What you can expectBy Mayo Clinic staff
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Septoplasty straightens the nasal septum by trimming, repositioning, and replacing cartilage or bone. The surgeon works through incisions inside the nose.
During the procedure
Septoplasty requires local or general anesthesia, depending on the complexity of the surgery and you and your surgeon's preferences.
- Local anesthesia. Usually used in an outpatient setting, this type of anesthesia is limited to a specific area of your body. Your doctor injects the pain-numbing medication into your nasal tissues. If you will also have sedation, this is given with medication injected through a catheter placed in a vein — an intravenous (IV) line. This makes you groggy but not fully unconscious.
- General anesthesia. With general anesthesia, you inhale an anesthetic agent or receive an anesthetic through an IV line. This type of anesthesia affects your entire body and induces a temporary state of unconsciousness.
Discuss with your doctor beforehand which kind of anesthesia is best in your case.
During surgery, the incision is closed with absorbable thread. Soft silicone splints may be inserted inside each nostril to support the septum. To prevent postoperative bleeding, your doctor may place bandage-like material in your nose.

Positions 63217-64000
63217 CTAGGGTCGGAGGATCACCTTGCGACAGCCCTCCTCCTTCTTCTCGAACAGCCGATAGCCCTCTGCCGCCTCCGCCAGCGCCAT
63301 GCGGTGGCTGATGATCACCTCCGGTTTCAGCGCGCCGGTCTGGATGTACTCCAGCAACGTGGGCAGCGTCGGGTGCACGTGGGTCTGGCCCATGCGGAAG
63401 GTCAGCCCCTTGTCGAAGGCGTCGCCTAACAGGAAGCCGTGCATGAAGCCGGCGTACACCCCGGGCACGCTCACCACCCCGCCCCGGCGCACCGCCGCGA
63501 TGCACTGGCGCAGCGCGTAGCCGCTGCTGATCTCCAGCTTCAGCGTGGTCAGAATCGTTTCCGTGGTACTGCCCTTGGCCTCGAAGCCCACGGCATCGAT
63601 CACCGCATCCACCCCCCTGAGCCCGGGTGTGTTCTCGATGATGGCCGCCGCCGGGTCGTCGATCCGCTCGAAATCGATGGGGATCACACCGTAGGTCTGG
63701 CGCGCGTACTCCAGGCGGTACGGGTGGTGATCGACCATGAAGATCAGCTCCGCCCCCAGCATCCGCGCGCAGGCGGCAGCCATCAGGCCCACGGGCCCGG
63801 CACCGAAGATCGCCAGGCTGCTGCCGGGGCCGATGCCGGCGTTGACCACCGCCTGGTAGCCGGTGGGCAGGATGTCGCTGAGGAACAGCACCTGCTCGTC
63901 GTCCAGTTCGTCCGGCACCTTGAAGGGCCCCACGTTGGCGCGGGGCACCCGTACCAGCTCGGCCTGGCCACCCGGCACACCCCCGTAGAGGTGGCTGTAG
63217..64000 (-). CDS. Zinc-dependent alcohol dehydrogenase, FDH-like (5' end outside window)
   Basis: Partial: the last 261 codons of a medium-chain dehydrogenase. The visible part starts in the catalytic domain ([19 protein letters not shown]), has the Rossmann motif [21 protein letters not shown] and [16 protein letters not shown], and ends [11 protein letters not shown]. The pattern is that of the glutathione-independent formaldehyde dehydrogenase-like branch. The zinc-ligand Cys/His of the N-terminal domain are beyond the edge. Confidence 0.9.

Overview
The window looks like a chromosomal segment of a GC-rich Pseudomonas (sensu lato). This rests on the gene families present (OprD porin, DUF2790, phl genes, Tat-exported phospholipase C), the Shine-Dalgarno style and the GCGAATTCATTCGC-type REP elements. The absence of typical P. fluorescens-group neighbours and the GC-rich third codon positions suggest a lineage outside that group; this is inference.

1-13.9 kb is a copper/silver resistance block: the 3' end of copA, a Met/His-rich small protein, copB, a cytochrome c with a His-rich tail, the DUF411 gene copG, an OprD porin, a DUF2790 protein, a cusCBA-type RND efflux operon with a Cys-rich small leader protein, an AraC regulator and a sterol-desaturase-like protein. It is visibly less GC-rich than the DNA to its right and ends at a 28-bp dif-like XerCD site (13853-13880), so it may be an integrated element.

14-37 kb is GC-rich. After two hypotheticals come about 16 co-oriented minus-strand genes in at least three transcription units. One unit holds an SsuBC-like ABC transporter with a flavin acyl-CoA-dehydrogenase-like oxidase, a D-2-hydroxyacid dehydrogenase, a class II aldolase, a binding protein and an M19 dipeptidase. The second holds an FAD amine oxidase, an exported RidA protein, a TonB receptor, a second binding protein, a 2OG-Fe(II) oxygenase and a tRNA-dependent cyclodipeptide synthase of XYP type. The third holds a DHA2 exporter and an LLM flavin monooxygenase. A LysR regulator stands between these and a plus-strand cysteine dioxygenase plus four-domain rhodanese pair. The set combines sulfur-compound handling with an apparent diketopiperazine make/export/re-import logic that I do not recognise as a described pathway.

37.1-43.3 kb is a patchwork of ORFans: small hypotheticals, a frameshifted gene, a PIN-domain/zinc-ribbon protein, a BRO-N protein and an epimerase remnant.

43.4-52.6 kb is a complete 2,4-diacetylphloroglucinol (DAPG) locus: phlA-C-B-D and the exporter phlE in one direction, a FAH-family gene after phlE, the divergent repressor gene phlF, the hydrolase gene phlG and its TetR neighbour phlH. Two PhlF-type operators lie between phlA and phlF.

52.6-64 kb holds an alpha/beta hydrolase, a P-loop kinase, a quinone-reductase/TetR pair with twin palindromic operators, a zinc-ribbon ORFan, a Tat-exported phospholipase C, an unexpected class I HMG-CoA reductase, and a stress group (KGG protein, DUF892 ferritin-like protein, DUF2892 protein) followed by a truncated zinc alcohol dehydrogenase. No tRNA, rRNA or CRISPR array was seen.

After the surgery, you're moved to a recovery room, where the staff monitors you and watches for any complications. You might leave later that day or, if the procedure is done in a hospital and you aren't ready for discharge, you might stay overnight.
After the procedure
To further decrease the chances of bleeding and swelling, your doctor may ask that you follow these precautions for several weeks after surgery:
- Avoid strenuous activities, such as aerobics and jogging.
- Don't blow your nose.
- Elevate your head when you're sleeping.
- Wear clothes that fasten in the front; don't pull clothing, such as shirts or sweaters, over your head.
- Kridel RWH, et al. The nasal septum. In: Flint PW, et al. Cummings Otolaryngology: Head & Neck Surgery. 5th ed. Philadelphia, Pa.: Mosby Elsevier; 2010. http://www.mdconsult.com/books/about.do?about=true&eid=4-u1.0-B978-0-323-05283-2..X0001-8--TOP&isbn=978-0-323-05283-2&uniqId=230100505-57. Accessed April 28, 2011.
- Fact sheet: Deviated septum. American Academy of Otolaryngology - Head and Neck Surgery. http://www.entnet.org/HealthInformation/deviatedSeptum.cfm. Accessed April 27, 2011.
- Ketcham AM, et al. Complications and management of septoplasty.
- Otolaryngologic Clinics of North America. 2010;43:897.
- Preparing for nose surgery. American Society of Plastic Surgeons. http://www.plasticsurgery.org/cosmetic-procedures/nose-surgery-.html?sub=Preparing%20for%20nose%20surgery. Accessed April 30, 2011.
- Rhinoplasty surgery steps. American Society of Plastic Surgeons. http://www.plasticsurgery.org/cosmetic-procedures/nose-surgery-.html?sub=Rhinoplasty%20surgery%20steps. Accessed April 30, 2011.